When Women bury the dead

published June 3, 2021, 12:16 p.m. by mariamagboola

When Women bury the dead

At times culture has to be put aside for women to do what needed to be done; this was what these women did instead of waiting helplessly for men to do the work.

Faced with two coffins and not enough men to close the graves, the ladies did not hesitate. They ditched their high heels, handbags, picked up the shovels and did the job themselves. And in no time the two graves were covered.

“Culturally, it is known that men are the ones who cover the coffins with sand and fill the graves,” said a woman who attended the funeral at Waterworks squatter camp, west of Joburg, on Friday.

“What must we do if men are not here? We have to step in and take over the role.”

She said women cannot wait for men.

Another woman, a shovel in her hand, said: “We also have hands and when there is a need, culture must be cast aside.”

The residents were burying madala Mafika Ncala (73) who died two weeks ago, and two-year-old Lalitha Mtintsala who died last week. The madala and the baby were buried at the same time at the Zenzele Cemetery near Randfontein.

A local journalist was present when they closed the graves. Community leader Dina Mkhari said they respect culture but found themselves outnumbering the men.

Faced with two coffins and not enough men to close the graves, the ladies didn’t hesitate.
“We had to do something because we were not going to leave the coffins uncovered because there were no men to help,” she said.

She said the women collected money door to door to bury the toddler and the mkhulu.

“Mkhulu died without family and the mother of the toddler was unemployed and had no means to bury the child,” she said.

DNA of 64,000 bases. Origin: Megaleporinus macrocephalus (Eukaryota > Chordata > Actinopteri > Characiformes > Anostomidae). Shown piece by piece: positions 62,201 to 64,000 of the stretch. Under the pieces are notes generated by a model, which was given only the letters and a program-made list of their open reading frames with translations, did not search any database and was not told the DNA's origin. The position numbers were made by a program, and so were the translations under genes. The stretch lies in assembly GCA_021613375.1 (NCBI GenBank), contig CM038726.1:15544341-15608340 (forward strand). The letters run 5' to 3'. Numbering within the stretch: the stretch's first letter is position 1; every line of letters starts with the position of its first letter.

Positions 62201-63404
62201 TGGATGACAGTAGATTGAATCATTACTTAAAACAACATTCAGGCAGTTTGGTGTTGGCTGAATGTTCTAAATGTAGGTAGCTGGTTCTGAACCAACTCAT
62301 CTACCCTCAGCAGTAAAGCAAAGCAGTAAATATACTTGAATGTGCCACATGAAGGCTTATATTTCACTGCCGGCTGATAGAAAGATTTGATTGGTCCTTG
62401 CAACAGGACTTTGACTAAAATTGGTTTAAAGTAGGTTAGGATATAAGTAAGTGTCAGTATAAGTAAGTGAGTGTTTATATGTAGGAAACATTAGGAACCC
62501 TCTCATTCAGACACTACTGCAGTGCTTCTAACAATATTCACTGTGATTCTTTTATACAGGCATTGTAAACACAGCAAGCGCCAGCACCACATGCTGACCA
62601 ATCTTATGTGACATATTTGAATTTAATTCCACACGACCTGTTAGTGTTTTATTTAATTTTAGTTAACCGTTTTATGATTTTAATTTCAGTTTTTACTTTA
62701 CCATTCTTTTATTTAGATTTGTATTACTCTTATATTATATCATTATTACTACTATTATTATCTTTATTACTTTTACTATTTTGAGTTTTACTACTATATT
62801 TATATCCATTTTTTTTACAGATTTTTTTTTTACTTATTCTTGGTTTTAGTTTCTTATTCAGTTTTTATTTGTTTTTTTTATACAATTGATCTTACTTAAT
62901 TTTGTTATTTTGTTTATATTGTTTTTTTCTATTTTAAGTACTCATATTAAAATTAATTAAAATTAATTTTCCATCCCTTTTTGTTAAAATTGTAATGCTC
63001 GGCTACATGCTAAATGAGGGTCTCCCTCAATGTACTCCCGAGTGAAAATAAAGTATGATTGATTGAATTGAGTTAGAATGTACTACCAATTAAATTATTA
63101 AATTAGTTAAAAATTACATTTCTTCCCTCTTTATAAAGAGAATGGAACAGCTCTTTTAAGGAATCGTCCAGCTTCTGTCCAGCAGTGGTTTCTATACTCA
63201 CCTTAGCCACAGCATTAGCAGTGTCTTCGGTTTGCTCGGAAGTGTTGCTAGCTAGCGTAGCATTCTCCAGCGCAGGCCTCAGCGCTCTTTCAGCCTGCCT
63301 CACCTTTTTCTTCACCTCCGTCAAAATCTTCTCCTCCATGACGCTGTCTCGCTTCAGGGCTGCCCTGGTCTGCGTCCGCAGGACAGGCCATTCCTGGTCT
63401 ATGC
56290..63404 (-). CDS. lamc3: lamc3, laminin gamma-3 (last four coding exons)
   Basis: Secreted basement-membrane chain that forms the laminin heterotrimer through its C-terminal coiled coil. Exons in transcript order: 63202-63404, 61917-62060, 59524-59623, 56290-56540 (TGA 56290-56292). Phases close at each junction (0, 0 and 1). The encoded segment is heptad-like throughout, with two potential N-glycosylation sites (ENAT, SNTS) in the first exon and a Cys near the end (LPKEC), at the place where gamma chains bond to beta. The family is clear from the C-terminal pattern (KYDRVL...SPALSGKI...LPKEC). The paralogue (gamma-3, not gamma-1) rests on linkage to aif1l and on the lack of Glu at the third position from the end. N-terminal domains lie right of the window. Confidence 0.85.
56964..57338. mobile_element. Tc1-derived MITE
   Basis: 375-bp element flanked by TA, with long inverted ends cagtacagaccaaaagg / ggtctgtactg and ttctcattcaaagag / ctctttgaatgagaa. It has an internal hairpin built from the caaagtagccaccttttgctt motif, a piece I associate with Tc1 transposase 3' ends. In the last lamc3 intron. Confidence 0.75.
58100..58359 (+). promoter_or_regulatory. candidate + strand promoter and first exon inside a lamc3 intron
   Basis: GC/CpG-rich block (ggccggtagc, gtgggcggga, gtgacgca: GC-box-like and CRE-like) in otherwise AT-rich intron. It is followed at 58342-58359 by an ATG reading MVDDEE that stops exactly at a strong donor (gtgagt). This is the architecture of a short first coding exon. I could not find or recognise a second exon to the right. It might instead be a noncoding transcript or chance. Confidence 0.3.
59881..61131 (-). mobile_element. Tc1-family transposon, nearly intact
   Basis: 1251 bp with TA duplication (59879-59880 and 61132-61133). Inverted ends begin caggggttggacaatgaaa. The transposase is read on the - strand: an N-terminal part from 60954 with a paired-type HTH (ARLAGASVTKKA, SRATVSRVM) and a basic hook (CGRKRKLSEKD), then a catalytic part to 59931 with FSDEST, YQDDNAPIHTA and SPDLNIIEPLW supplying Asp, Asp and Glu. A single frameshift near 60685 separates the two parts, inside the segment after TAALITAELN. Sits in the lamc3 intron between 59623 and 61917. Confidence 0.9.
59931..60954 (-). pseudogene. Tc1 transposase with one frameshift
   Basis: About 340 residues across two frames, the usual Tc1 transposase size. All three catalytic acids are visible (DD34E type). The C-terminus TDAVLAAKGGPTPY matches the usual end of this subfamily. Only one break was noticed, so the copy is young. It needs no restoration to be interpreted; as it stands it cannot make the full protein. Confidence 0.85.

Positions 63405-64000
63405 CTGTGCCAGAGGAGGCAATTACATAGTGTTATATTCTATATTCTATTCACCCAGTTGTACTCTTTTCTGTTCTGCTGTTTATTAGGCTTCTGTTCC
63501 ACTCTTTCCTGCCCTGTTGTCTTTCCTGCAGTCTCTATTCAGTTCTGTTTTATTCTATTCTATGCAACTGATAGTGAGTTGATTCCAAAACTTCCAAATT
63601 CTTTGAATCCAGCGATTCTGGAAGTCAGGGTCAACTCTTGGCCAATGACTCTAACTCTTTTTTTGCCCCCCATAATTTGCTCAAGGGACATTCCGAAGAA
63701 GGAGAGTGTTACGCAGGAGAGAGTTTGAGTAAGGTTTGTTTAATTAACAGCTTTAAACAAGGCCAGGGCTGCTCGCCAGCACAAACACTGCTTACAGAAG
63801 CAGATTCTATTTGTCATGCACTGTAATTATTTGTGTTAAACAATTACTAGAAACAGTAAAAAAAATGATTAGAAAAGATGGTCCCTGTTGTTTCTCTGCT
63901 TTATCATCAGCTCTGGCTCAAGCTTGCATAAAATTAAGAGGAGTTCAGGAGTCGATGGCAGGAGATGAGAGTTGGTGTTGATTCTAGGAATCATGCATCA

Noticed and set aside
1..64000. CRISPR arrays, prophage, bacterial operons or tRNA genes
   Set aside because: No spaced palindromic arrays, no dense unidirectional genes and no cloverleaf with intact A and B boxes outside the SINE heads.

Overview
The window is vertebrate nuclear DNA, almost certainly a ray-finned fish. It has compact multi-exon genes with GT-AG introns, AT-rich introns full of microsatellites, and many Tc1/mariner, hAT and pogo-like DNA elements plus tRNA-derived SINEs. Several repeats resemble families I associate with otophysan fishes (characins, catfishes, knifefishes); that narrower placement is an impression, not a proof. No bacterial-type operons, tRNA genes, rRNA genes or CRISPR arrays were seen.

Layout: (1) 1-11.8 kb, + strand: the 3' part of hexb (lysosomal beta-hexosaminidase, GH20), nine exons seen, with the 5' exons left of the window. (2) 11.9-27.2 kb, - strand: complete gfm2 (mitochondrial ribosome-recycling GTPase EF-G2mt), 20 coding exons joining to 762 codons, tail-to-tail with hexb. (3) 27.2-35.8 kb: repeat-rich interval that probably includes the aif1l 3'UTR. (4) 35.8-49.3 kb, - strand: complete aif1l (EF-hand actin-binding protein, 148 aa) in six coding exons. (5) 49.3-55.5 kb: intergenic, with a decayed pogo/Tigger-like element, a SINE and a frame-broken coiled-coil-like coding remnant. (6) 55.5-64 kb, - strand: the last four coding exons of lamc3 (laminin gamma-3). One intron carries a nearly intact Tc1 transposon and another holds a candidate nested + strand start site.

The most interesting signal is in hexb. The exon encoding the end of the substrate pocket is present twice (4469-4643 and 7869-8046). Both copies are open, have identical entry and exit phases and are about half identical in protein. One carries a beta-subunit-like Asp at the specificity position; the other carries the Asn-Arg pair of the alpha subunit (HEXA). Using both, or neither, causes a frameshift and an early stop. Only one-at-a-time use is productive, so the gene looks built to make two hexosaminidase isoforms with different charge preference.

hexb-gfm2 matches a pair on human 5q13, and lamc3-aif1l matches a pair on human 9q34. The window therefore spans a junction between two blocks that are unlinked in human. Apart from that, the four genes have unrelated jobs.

They asked Catherine’s Funeral Directors,; an undertaking firm in Toekomrus to help them. They didn’t have enough cash. The mother of the toddler, Babalwa Mtintsilala said she had no money and was grateful the community for helping her bury her daughter.

“I survive on recycling and I don’t have money,” said Babalwa.

Community leader Phakamile Mlambo said the women offered to help.

“We’re also happy that the undertaker opened his heart and wallet.”

The undertakers told journalist they were happy to help and had helped others in the community. Cultural expert Mtimande Ngwenya said the women need to be appreciated.

“They did something which is unusual. Culture sometimes oppresses women but it turns out they can do it better than men,” he said.

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Mariam Agboola

A graduate of Political Science from Ahmadu Bello University Zaria,had a stint in the teaching profession berfore going to a post graduate Diploma in Journalism. Ever since she has remained in the profession for which she is passionate about and she tells those that care to listen that "it is the best profession in the universe"